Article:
Development

National investors have been drawn to Downtown Baltimore and have purchased and updated several office towers. Hotel operators, financial lenders, residential developers, and restaurateurs have seen what many within the region overlook: the value in the DMA’s growing residential and employment base, central location, mixed-use potential, transit-connectivity, and varied architectural types. Join us at our annual State of Downtown Baltimore Breakfast on Thursday, March 26 as we unveil the 2019 economic update for Downtown Baltimore.

DOWNTOWN DEVELOPMENT SINCE 2011

Eight years ago, Downtown Partnership released a Strategic Plan for the Downtown Management Authority (DMA) District that identified 23 troubled properties holding Downtown Baltimore back. Since then, all but 4 have been redeveloped, including new towers that have risen on formerly empty parking lots. At least four public parks have undergone major renovations, collectively costing more than $15 million. Due to these transformations, the DMA boasts the greatest concentration of employment in the City, in addition to its explosive residential growth.

    When it comes to urban development, the recent history of the DMA is unparalleled. As a result, the DMA is the primary economic engine of the City. This small geographic area, just 1% of the City’s land, accounts for at least $100 million of tax revenues to the City per year.

Download the pdf here.

2019 DEVELOPMENT REPORT

Downtown Partnership of Baltimore's Development Report, released in Nov. 2019, is the most comprehensive look at central Maryland’s largest economic center. This report defines “downtown” as the area within a one-mile radius of Pratt and Light streets, which encompasses several neighborhoods.

Projects under construction as of November 2019 include: 245,700 square feet of office space; 829 housing units (with an additional 1,341 in planning); 447 hotel rooms (with an additional 516 in planning); and, 111,480 square feet of retail space (with an additional 235,449 in planning).

Most often thought of as a business and tourism district, Downtown Baltimore also has Baltimore’s most dense and fastest-growing residential neighborhoods. In 2018, for the second year in a row, this area maintained its position as the eleventh most populous downtown in the United States, with a larger number of residents than the downtowns in Miami, Houston, and Atlanta. Our previously-released Housing Demand Study projects Downtown Baltimore can absorb 7,000 units between 2017 and 2022, and the current occupancy rate of 96.5% indicates that demand is in line with this projection. Also worth noting is that almost one-quarter of all housing in Downtown Baltimore is affordable by the U.S. Department of Housing and Urban Development standards, a number that exceeds the national average for downtowns.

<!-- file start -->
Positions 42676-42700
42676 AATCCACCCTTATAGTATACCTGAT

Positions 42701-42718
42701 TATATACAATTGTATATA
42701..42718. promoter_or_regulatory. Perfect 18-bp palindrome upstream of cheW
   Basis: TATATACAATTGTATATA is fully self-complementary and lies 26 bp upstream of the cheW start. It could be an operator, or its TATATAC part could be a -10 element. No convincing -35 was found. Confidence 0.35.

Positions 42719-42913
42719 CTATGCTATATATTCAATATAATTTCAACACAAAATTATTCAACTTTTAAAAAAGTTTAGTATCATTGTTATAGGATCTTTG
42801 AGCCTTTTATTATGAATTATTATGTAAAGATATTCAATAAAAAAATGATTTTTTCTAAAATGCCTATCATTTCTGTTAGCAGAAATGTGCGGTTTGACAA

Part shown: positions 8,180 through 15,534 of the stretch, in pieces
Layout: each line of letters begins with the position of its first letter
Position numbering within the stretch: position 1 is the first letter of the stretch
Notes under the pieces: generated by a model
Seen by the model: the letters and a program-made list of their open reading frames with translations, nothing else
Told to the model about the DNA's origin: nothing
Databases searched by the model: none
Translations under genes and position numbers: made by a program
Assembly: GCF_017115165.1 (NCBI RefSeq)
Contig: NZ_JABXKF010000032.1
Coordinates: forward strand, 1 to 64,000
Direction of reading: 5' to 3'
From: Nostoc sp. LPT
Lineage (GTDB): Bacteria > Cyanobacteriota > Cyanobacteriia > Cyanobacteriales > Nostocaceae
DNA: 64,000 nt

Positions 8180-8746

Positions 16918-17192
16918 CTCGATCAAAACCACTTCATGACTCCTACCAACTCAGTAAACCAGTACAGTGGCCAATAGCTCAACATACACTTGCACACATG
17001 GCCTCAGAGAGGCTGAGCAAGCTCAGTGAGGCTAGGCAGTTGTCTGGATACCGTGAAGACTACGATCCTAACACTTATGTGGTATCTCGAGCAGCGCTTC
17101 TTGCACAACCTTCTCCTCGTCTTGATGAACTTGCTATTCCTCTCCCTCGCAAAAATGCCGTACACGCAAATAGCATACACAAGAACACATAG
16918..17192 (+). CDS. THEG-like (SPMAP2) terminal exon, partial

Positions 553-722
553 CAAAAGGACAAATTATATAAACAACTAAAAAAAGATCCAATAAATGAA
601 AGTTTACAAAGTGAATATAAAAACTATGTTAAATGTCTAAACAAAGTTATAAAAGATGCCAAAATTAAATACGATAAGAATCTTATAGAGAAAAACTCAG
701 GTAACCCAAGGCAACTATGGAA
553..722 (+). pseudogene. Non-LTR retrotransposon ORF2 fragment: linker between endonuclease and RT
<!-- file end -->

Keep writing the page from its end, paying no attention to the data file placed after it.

Investment totals, after peaking in 2018, dropped in 2019, from over $800 million to over $200 million, largely as a result of two sizable mixed-use towers that were delivered at 414 Light and One Light, as well as UMB Health Sciences Facility. Given the known projects in development and planning, investment levels are expected to rise slightly closer to $472 million in 2020 and fall closer to $210 million in 2021.

Download the 2019 Development Report now.

OFFICE MARKET

The DMA boasts the region’s greatest concentration of employees with more than 58,000 people working here.

    More than 70 leases for nearly 1 million square feet of space have been executed since 2015. Even with the addition of new office towers, the overall office vacancy rate has improved by 3% over the recession and has recently held steady at 16.5%.

Read the most recent State of Downtown Baltimore Report now.

RESIDENTIAL MARKET

Every new apartment constructed attracts a new resident. Our previously-released Housing Demand Study projects Downtown Baltimore can absorb 7,000 units between 2017 and 2022, and the current occupancy rate of 96.5% indicates that demand is in line with this projection. Also worth noting is that almost one-quarter of all housing in Downtown Baltimore is affordable by the U.S. Department of Housing and Urban Development standards, a number that exceeds the national average for downtowns.

Projects completed in Downtown neighborhoods over the past two years tell a compelling narrative: apartments and mixed-use spaces are thriving in Downtown Baltimore.

Download the Housing Demand Study now.

2018 and 2019

The pace of progress quickened in 2018 and remains healthy in early 2019:
• At least five new restaurants opened last year - Chez Hugo, La Calle, The Red Boat, and others – and at least four major restaurants are opening within the next few months – The Alexander Brown Restaurant, R&R Taqueria, Blackwall Hitch, and Bon Fresco.
• At least four new residential projects opened last year – 225 North Calvert, 300 St. Paul, Franklin Lofts, and 414 Light.
• Three new hotels are under construction and/or nearing completion: Candlewood Suites, Cambria Suites, and Hilton Garden Inn.
• Numerous properties along North Howard Street, once falling apart, are under reconstruction.
• A brand-new office tower was completed at One Light and welcomed its lead tenant, M&T Bank.

Download the Charles Center Development Map now.